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Is the weight loss solution for loose skin fasting?

Fasting may cause unwanted loose skin when losing weight. Long and short fasts, exercise, and healthy eating can offset this.
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Summary

Loose skin can be a source of frustration when trying to lose weight. It can take away a woman’s confidence at a time when she should be filled with pride in her accomplishment. Doing longer fasts – between 1-3 days – or combining exercise, good nutrition, and intermittent fasting can prevent loose skin from occurring while putting in the weight loss effort to look and feel your best.

Written by
Jill Lebofsky
15+yr Women's Wellness Expert, Holistic Menopause Support, Intermittent Fasting, Midlife, Essential Oil, Author, Speaker

Bat wings, stomach aprons, thigh rubbers. Call that loose hanging skin on your arms, belly, bottom, neck, and thighs by any name . . . it doesn’t matter. All of it is unwanted and can steal your self-confidence when you should be celebrating on your weight-loss journey.

Some women opt for surgical removal of the extra skin, but if that isn’t the right option for you, perhaps fasting is.

Why does loose skin appear after weight loss?

 There is a genetic component to loose skin after weight loss, but genes aren’t the only culprit.  Not everyone who loses weight will experience hanging skin. But for those who do, it is usually due to decreased collagen and elastin production.

Collagen and elastin are proteins found in connective tissue. They work together to give the skin firmness and elasticity. Collagen provides structure and helps keep skin firm and supple. Elastin is responsible for bringing the skin back to its original shape after being stretched. Both are required for healthy, elastic skin.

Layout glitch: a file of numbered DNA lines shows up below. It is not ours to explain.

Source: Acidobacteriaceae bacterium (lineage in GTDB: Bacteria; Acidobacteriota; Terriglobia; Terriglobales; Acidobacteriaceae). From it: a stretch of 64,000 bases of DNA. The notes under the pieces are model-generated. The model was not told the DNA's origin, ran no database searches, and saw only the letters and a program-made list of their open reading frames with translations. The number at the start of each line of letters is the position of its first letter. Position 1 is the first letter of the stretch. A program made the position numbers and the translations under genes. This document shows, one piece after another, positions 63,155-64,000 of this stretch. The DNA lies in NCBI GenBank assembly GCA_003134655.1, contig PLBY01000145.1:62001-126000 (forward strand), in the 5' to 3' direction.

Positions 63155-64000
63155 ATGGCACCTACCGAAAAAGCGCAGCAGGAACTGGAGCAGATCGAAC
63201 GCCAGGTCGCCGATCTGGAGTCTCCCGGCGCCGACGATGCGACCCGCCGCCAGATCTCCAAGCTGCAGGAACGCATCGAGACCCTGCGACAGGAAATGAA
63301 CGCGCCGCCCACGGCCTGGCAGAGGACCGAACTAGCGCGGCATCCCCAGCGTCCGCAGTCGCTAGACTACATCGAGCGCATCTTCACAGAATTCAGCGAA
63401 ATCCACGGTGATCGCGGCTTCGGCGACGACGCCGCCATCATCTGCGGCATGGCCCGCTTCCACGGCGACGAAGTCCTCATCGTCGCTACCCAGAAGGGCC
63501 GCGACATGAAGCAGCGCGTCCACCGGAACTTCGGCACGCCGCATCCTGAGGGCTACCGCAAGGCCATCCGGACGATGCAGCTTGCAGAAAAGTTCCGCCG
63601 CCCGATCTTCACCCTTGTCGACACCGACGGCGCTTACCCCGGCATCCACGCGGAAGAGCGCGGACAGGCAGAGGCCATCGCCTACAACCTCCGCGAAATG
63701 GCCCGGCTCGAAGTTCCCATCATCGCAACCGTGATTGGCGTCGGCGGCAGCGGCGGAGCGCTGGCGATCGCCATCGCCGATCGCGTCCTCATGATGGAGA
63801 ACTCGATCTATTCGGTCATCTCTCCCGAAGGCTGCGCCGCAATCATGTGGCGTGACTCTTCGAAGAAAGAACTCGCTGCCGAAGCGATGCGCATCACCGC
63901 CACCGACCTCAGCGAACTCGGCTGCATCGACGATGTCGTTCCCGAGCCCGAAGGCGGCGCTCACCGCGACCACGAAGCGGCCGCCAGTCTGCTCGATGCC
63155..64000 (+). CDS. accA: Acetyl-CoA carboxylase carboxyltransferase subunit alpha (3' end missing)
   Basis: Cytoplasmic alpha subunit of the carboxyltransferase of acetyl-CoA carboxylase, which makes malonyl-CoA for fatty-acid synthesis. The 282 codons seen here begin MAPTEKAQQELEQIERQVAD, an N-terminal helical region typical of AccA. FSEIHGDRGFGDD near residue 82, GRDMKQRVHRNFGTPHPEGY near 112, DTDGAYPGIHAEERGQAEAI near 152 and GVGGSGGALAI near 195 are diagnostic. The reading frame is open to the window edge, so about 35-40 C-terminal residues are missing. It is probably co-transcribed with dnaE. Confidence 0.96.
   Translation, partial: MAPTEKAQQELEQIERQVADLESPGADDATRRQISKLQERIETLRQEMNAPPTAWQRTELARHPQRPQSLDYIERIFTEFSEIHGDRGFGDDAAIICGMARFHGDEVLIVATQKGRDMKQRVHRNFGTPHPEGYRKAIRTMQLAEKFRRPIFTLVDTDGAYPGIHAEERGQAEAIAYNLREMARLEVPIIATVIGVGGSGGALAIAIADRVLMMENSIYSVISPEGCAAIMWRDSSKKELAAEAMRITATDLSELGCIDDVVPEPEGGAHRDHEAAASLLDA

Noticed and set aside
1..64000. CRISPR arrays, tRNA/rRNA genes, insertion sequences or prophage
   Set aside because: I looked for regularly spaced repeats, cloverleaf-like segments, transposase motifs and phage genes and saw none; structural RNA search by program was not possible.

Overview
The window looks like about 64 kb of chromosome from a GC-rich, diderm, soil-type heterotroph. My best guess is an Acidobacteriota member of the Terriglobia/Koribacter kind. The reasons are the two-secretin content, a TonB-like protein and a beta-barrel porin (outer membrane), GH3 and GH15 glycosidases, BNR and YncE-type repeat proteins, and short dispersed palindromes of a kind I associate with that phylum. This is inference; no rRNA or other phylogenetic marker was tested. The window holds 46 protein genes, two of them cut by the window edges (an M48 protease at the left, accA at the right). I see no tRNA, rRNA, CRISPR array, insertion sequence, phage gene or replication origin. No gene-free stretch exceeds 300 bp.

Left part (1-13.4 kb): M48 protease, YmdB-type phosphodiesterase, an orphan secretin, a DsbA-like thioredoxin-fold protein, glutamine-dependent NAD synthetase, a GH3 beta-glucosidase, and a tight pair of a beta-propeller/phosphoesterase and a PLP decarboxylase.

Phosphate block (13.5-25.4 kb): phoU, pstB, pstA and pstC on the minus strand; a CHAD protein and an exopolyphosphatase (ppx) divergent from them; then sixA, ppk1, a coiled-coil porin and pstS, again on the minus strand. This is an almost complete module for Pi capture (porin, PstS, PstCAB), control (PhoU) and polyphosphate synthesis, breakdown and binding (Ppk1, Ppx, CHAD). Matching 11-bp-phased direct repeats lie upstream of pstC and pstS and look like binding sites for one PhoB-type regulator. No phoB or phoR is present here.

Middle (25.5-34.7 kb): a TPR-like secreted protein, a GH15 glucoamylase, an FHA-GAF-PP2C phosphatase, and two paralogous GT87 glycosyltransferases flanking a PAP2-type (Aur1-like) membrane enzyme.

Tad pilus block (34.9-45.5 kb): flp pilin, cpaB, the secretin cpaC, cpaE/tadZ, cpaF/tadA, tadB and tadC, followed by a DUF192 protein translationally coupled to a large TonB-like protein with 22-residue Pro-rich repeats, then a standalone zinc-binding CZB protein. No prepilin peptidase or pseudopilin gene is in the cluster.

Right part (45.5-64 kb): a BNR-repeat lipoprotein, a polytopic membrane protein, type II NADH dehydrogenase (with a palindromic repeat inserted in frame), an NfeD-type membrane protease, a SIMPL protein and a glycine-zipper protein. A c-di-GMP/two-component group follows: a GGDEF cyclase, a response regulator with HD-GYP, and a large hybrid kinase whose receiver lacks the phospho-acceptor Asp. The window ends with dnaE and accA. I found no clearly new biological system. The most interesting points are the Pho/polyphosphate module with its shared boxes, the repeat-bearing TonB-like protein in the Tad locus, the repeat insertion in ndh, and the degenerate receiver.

Other reasons for saggy skin or wrinkles are:

  • Diet lacking in whole foods
  • Not getting enough vitamins and minerals
  • Losing weight too quickly

 

The autophagy, fasting, loose skin connection

Stained cells under the microscope.

There is so much information about the fat-burning benefits of fasting that many ask: can fasting tighten skin too?

 

Fasting refers to when you refrain from putting nutrients into the body for a length of time. When in a fasted state, the body switches from using sugars from the foods you eat for energy to burning your stored fat for fuel. If you remain in a fasted state long enough, you will trigger the body’s natural cell recycling process of autophagy.

Fasting and autophagy don’t directly rid the body of loose skin, but they help trigger processes that can prevent the skin from loosening in the first place.

 

Autophagy

Autophagy is how the body gets rid of the faulty parts of the cell that cause issues such as disease, inflammation, and aging. The process repairs the damaged cell and heals itself.

 

Autophagy and loose skin

There have been several studies on how autophagy prevents loose skin. The research shows that the cells of our connective tissues make collagen. The collagen fibers keep the skin firm. As we age, the cells have more difficulty performing, and in some cases, are unable to produce collagen due to a buildup of waste clogging up the cell. This leads to both wrinkles and loose skin (1).